Advertisers pay Google to serve up adverts to a targeted audience. Google do that in a number of ways including the ads at the right hand side of search results as well as Adsense.

Go to any trading/gambling website that currently host Adsense served ads (try, TradeSharkTennis, All Day And Night At The Dogs, Drifters And Steamers, Flutterfly and Mark Iverson to name just a few) and you'll see Google Adsense served ads for trading/gambling products.

Clearly, based on my experience, all these sites are in violation of Google's policy. However, that's not the point I wish to make.

Why, if Google are so anti-gambling, are they serving up adverts for gambling related products? It seems a rather hypocritical position to take.

Google seem to be saying that they are quite happy to take advertiser's money, but at the same time telling gambling related website owners that they cannot host such adverts. I wonder if the advertisers are aware that Google's own policies restrict and indeed, aim to prevent, those ads being hosted and seen by the very target audience the advertisers are trying to reach.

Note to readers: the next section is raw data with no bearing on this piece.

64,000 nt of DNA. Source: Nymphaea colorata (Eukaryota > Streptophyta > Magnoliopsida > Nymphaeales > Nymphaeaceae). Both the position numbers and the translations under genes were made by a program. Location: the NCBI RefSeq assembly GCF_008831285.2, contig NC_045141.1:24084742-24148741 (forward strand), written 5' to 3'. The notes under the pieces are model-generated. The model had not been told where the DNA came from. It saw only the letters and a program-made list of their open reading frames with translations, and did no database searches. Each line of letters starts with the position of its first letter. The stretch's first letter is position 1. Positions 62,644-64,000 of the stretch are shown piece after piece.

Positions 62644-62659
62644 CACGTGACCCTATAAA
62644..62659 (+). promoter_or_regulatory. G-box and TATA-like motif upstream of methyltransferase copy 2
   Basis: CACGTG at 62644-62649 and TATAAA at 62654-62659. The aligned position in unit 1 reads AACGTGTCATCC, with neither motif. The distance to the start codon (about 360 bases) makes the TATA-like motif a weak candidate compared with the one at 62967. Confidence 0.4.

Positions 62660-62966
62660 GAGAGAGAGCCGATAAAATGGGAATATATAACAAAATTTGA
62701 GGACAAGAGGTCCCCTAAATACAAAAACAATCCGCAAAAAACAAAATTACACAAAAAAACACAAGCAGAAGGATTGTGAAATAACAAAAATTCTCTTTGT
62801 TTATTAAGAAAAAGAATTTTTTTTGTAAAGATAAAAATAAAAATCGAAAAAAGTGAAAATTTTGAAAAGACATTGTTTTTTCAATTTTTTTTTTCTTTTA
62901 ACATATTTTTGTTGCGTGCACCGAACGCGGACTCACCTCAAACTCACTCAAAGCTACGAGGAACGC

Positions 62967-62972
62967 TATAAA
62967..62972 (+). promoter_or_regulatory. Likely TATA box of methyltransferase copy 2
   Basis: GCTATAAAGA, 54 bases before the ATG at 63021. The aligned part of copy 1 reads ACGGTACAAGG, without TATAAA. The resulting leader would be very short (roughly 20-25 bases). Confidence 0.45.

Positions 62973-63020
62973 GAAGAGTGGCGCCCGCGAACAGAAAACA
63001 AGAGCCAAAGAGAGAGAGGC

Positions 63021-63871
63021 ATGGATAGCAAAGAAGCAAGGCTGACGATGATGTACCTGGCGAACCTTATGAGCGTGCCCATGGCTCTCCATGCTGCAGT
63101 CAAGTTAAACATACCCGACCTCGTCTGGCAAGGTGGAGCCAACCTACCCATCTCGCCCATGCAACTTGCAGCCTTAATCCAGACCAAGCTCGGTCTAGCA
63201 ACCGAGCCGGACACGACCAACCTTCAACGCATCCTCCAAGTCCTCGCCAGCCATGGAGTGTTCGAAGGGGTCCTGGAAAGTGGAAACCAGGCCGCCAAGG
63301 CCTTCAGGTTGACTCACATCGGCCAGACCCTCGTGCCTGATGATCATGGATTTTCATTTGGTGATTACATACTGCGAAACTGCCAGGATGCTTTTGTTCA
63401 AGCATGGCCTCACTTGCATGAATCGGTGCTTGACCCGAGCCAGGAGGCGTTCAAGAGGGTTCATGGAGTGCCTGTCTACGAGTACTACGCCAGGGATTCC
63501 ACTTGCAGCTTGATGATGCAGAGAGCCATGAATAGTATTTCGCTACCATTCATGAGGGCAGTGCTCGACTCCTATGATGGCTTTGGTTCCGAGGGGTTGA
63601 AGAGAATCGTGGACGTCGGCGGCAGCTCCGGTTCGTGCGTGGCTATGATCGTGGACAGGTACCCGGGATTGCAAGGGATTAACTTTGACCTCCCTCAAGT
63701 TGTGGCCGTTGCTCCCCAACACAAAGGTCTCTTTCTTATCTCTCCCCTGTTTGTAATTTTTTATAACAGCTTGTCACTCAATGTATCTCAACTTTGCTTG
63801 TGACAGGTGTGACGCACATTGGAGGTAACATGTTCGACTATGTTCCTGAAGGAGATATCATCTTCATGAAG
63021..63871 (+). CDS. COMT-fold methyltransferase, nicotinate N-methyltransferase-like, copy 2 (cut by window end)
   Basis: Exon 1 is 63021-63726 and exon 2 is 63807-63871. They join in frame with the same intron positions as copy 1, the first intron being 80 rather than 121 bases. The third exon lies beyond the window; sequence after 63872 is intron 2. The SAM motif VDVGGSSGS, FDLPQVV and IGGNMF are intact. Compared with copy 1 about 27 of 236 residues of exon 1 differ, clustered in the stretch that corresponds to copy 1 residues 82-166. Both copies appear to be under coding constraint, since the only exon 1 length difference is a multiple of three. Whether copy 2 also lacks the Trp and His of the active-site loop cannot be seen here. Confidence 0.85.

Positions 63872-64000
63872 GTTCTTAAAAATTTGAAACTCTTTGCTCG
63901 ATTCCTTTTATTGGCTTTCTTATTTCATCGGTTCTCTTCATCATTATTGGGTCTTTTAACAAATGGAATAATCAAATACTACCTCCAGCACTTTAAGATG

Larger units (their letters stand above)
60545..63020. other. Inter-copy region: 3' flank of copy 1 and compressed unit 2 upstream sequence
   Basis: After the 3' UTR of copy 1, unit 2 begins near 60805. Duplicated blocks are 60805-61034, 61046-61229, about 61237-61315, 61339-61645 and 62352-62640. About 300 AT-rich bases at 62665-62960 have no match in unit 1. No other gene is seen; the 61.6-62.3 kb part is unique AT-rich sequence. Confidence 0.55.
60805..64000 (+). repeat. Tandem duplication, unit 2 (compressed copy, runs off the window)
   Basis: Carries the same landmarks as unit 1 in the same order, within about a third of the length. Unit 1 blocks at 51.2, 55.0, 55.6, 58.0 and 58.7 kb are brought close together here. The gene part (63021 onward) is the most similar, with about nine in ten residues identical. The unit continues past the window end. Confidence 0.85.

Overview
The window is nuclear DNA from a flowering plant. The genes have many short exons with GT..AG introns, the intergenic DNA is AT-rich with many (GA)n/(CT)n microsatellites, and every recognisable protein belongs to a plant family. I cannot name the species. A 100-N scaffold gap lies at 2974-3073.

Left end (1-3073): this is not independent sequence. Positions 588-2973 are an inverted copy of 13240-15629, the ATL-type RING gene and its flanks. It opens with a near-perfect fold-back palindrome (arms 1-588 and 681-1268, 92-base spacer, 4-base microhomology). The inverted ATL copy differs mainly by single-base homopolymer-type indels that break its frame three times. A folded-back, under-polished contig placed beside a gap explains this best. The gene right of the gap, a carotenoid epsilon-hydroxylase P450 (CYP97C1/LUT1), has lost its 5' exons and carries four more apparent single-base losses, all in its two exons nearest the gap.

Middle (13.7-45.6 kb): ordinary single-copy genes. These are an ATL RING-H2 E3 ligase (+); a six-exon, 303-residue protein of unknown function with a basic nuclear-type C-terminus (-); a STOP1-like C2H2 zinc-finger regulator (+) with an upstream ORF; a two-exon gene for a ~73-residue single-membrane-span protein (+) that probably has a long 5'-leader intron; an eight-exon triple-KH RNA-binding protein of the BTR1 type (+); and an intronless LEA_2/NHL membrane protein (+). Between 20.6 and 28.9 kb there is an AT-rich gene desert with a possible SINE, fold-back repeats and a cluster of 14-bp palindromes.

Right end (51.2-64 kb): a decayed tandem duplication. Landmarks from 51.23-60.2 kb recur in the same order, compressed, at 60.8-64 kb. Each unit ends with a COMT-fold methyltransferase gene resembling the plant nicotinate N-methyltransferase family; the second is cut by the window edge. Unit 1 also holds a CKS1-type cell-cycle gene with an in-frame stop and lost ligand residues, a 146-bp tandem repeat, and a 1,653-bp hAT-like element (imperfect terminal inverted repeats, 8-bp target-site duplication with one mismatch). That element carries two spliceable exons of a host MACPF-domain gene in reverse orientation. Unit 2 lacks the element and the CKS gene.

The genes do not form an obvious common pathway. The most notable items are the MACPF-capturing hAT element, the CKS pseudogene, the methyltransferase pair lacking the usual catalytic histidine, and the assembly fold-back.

A few years back, and a previous incarnation of the Bet Your Life website, I fell foul of the very same policies. Hardly surprising as the site was covered in affiliate links to bookmaker sites. I raised the above points with Google upon receipt of the very same cautionary email. I wanted to know how they squared that particular conflicting circle outlined above. You won't be surprised to hear that they simply pointed me to their policy document.

It seems a rather bizarre stance to take from a business perspective. If I was an advertiser, I'd be taking my custom elsewhere, just as I will be doing as a publisher.


Drifter said...

Hi Alistair

I am waiting for my email!


Rick Ford said...

Hi Alistair,

I think it is because you have a direct link to a bookmaker (betfair) thus promoting the action to gamble? Google will just be analysing links from your site without actually reading the content.

Tradeshark said...

Hmm, hopefully Rick is correct. I would imagine that they have picked up your sitefrom an automated check of the links.( they're not going to read every site that carries their ads)
As adsense adds are targeted so that google provide ads suitable to the content of the host-site maybe they're complaining that you have corrupted their whiter than white moral standards?